The Hunger Games: Catching Fire

What It Is

The simple premise of The Hunger Games: Catching Fire is this: just when Katniss (Jennifer Lawrence) thought she was free, or maybe free-ish, she’s pulled back in. The film opens in the woods, the environment in which this expert archer has long felt just a little bit at home. She and Gale (Liam Hemsworth) are hunting deer, and for a moment, in the quiet, you might imagine that, as she’s survived the Hunger Games in the first movie, The Hunger Games, she’s now able to focus on the present. But no. As soon as she lets loose her arrow, she flashes back to shooting a boy: devastated by what she did, she drops back, her eyes wide and breath short.

Though Gale does his best to soothe her, for a minute, he’s got his own issues, namely, his jealousy over the act that saved her during those Games, her feigned love for fellow victor Peeta (Josh Hutcherson). She is hardly happy that this act turned her into a celebrity and so, potential rebel leader, and continues to resist the role when she and Peeta are sent out on their Victory Tour, visiting districts in Panem whose tributes were killed. Each of these visits stirs up trouble, as crowds of poor folks hold up their fingers in the sign of the mockingjay, remembering dead little Rue (Amandla Stenberg) and in their way, vowing to rise up against the system that took her.

As much as Katniss might believe in this rebellion, she remains reluctant: she wants to run away with Gale (he insists he needs to stay and fight, though it remains unclear what he’ll fight or how), she wants to live quietly in the house now provided for her less fragile mother (Paula Malcomson) and increasingly sturdy sister Prim (Willow Shields), and she wants nothing to do with Peeta, who continues to profess his not-pretend love for her. Despite her best efforts not to lead, however, Katniss finds this role unavoidable when the odious and fearful President Snow (Donald Sutherland) ordains a new sort of Games, an All Star edition which sends her and Peeta into a tropical jungle to do battle with older victors from years past.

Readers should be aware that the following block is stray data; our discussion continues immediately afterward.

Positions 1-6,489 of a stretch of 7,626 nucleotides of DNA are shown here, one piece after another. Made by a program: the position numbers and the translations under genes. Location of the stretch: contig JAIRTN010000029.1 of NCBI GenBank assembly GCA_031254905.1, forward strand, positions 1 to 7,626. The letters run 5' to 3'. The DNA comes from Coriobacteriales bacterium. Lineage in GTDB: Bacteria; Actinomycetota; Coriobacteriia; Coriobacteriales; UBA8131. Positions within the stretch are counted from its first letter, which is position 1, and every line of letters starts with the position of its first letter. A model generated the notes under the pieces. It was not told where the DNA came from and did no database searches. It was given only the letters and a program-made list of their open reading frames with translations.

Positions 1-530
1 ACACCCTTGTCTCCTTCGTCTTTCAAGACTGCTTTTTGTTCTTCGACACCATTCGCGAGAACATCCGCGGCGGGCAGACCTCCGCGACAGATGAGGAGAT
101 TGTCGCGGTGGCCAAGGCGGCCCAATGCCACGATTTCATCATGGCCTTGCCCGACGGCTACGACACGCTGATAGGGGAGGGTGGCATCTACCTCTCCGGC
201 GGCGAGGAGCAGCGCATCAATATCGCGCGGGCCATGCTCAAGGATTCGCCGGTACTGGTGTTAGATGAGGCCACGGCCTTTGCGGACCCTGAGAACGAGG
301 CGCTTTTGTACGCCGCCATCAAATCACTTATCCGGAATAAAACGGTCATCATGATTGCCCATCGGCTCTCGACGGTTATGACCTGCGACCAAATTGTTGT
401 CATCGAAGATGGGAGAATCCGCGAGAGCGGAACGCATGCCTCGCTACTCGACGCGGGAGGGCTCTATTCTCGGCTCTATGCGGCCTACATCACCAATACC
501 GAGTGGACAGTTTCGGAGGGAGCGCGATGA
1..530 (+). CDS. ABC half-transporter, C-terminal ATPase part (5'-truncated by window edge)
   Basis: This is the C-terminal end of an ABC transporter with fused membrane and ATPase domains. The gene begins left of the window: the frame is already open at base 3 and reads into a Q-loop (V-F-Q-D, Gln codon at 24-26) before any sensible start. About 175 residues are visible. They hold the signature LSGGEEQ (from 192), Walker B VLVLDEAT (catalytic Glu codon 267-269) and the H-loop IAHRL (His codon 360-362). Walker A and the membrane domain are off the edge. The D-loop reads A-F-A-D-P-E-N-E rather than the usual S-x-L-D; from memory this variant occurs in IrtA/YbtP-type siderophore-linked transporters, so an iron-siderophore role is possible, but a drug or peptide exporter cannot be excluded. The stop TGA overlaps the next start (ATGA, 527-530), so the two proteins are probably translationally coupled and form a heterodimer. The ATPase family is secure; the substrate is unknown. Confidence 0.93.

And so the future-set film introduces yet another layer to its metaphor for today’s war, wherein US military “volunteers” must sign on for or are stop-lossed into multiple tours. Following the requisite appearance on stage with the sensational emcee Caesar (Stanley Tucci) and backstage scheming with the so-clever stylist Cinna (Lenny Kravitz) and the mentor Haymitch (Woody Harrelson), she determines to use her considerable skills to save Peeta in these Games, even if this means her own death in the end. They endure multiple ordeals, shootouts and hand-to-hand fights with opponents, an attack by scary monkeys and toxic mist. They meet a motley crew of allies, including the outraged and sometimes outrageous Johanna (Jena Malone), while the eccentric-seeming old folks, Beetee (Jeffrey Wright) and Wiress (Amanda Plummer), provide a bit of age diversity.

But even as they work together, all the players know this adventure can’t end well. “Nobody ever wins the Games,” asserts Haymitch, who knows whereof he speaks. He knows that everyone who plays the Games is a player for life, that their deaths and commemorations serve the living. What he doesn’t point out here, because he can’t be aware of the other audience, beyond Panem, is that the franchise in which he continues to survive is yet another iteration of the problem. Self-knowing, cynical, and urgently melodramatic, The Hunger Games and The Hunger Games: Catching Fire indict you for watching it even as it asks you to buy in. And that is the genius of every iteration of the Games no one can ever win.